San Jose, the nation’s 10th largest city, operates its own retirement systems. Measure B did not draw a legal challenge from the deep-pocketed CalPERS, which intervened to protect pensions in the Vallejo, Stockton and San Bernardino bankruptcies.

But the constitutional amendment proposed by Reed would affect CalPERS members. The giant pension system issued a 17-page paper on vested rights in July 2011, four months after the Little Hoover report.

A sentence from “Rule 1” in the CalPERS vested rights paper: “The courts have established that this rule prevents not only a reduction in the benefits that have already been earned, but also a reduction in the benefits that a member is eligible to earn during future service.” (The word “future” is in boldface.)

Since becoming San Jose mayor in 2007, Reed, a Democrat and a lawyer, has presided over the layoffs of police and firefighters and deep cuts in services. Retirement costs grew to about 20 percent of the city general fund.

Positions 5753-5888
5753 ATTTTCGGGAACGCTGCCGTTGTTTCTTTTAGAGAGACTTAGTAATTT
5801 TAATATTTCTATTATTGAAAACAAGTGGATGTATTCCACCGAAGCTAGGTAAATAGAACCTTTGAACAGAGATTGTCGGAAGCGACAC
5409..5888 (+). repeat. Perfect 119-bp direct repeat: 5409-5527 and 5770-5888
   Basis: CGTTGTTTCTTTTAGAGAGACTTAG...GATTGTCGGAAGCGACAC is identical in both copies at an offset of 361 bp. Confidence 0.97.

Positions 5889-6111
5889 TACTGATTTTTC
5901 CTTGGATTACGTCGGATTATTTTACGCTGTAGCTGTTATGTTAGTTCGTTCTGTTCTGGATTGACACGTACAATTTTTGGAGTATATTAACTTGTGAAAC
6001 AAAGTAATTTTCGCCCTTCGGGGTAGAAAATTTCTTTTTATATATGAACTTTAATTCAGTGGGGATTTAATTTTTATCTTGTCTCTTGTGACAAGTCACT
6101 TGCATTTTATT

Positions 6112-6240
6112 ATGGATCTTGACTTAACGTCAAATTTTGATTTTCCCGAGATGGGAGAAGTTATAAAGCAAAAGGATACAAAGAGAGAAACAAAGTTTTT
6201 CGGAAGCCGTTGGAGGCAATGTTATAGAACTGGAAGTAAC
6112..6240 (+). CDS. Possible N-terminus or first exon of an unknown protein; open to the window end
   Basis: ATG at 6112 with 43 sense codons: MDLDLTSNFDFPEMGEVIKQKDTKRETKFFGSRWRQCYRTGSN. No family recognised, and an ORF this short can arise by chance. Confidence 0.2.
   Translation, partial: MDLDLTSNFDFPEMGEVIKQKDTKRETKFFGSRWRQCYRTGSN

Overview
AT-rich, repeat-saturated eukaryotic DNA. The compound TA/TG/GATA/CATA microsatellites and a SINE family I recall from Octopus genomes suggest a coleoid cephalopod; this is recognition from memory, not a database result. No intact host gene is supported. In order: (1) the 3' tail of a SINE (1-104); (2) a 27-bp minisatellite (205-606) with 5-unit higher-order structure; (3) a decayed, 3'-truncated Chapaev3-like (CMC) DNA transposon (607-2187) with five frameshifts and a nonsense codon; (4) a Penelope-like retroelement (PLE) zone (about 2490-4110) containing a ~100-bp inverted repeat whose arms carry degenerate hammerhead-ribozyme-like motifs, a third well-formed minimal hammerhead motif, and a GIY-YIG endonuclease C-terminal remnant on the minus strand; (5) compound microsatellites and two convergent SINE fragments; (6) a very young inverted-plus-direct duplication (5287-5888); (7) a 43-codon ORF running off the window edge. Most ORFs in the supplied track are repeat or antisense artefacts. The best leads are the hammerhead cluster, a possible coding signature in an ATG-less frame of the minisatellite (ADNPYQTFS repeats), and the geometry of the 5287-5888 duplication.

Reed has talked to mayors and others while working on the statewide initiative. He asked a group connected with a wealthy Texan active in pension reform, John Arnold, to give $200,000 to the San Jose chamber of commerce for pension policy analysis.

At the pension conference last week, Reed said he hoped to be able to file the initiative for title and summary “in a few days,” keeping open the option of putting the measure on the ballot in November 2014 or 2016, depending on political circumstances.

“We want our employees to get paid what they have earned, and we want to provide services to our residents and taxpayers,” Reed said. “That’s all we are trying to do. Easier said than done. This is California. It’s not easy and will not be easy.”